There are 10 more planets out there that could have life, according to the Nasa telescope

Nasa has announced its planet-hunting telescope has found 10 new planets outside our solar system that are probably the right size and temperature to potentially have life on them.

As the Kepler telescope finished its main mission, Nasa announced there are 219 new planet candidates, some of which could be habitable. And, yep, 10 of them may even be just like our own…

Here’s everything you need to know.

So, what do we know about the planets which could have life?

Seven of the 10 newly found Earth-size planets circle stars that are just like ours, not cool dwarf ones that require a planet be quite close to its star for the right temperature.

That does not mean the planets have life, but some of the most basic requirements that life needs are there, upping the chances for life.

What have Nasa said about the discovery?

Kepler scientist Mario Perez said in a news conference: “Are we alone? Maybe Kepler today has told us indirectly, although we need confirmation, that we are probably not alone.”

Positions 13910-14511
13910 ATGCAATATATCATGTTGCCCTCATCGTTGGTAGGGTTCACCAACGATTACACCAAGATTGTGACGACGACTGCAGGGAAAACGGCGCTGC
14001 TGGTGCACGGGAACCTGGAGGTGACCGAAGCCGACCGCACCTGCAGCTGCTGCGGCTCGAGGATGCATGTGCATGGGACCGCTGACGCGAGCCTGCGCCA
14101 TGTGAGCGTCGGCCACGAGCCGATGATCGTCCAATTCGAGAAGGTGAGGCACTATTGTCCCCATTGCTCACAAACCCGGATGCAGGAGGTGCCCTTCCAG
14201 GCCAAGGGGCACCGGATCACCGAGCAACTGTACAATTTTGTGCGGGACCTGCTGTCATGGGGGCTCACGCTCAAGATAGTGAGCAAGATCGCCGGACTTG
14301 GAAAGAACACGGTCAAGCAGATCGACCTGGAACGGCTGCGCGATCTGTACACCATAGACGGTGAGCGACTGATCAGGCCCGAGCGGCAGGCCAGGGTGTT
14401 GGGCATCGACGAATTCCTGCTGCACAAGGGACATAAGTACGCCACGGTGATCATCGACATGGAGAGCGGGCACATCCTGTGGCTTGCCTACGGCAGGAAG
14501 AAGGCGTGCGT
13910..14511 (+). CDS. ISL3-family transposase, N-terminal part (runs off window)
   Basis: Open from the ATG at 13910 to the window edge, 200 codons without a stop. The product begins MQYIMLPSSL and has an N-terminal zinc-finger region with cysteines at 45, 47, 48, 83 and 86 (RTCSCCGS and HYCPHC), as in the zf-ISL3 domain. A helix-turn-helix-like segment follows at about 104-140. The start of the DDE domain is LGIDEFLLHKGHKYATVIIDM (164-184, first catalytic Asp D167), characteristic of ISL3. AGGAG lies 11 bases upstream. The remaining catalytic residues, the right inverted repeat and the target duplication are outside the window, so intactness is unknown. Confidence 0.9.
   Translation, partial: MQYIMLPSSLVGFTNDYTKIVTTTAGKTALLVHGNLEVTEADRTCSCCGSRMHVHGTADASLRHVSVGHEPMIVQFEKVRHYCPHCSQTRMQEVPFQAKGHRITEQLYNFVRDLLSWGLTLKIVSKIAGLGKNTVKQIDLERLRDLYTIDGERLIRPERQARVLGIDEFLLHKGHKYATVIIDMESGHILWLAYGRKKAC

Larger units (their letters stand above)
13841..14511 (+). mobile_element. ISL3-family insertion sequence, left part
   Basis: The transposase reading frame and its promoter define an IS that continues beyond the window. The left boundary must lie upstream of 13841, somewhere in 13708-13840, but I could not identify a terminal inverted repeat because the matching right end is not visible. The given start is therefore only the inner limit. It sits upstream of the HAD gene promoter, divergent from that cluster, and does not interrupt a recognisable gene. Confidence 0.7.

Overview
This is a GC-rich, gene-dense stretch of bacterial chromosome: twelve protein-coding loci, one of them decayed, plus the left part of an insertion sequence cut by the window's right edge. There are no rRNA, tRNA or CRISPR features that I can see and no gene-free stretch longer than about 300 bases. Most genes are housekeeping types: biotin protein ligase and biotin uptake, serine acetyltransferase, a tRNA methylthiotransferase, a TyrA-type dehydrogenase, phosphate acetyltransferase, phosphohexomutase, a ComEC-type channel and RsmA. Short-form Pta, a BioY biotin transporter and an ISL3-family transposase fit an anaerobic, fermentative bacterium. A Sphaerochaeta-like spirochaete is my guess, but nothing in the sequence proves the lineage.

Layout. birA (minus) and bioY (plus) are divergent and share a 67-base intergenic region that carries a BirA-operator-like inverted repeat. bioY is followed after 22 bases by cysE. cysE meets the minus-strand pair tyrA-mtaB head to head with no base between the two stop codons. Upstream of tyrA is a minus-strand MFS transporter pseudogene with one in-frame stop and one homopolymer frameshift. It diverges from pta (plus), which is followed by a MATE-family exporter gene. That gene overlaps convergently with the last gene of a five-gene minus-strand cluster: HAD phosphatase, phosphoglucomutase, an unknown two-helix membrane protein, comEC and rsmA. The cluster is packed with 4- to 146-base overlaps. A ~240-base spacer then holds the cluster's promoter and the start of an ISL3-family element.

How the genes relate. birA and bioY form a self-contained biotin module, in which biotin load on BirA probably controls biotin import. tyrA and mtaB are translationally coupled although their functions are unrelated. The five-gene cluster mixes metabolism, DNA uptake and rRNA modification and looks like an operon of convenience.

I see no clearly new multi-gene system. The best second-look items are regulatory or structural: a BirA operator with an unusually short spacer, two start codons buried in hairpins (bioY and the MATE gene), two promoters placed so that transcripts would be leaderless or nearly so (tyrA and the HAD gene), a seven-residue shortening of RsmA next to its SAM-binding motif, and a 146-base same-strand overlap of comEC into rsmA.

Meanwhile, outside scientists agreed that this is a boost in the hope for life elsewhere.

“It implies that Earth-size planets in the habitable zone around sun-like stars are not rare,” Harvard astronomer Avi Loeb, who was not part of the work, said in an email.

What actually is the Kepler telescope?

It was designed to survey part of the galaxy to see how frequent planets are and how frequent Earth-size and potentially habitable planets are.

Kepler’s main mission ended in 2013 after the failure of two of its four wheels that control its orientation in space.

Between Kepler and other methods, scientists have now confirmed more than 3,600 exoplanets and found about 62 potentially habitable planets.

“This number could have been very, very small,” said Caltech astronomer Courtney Dressing.

“I, for one, am ecstatic.”

What next for the Kepler team then?

 NASA’s Kepler space telescope team has identified 219 new planet candidates, 10 of which are near-Earth size. NASA’s Kepler space telescope team has identified 219 new planet candidates

Kepler research scientist Susan Mullally of the SETI Institute in Mountain View, California said it is too early to know how common potentially habitable planets are in the galaxy because there are lots of factors to consider, including that Kepler could only see planets that move between the telescope vision and its star.

It will take about a year for the Kepler team to come up with a number of habitable planet frequency, she said.

Before Kepler was launched, astronomers had hoped that the frequency of Earth-like planets would be about 1% of the stars.

The talk among scientists at a Kepler conference in California this weekend is that it is closer to 60%, he said.


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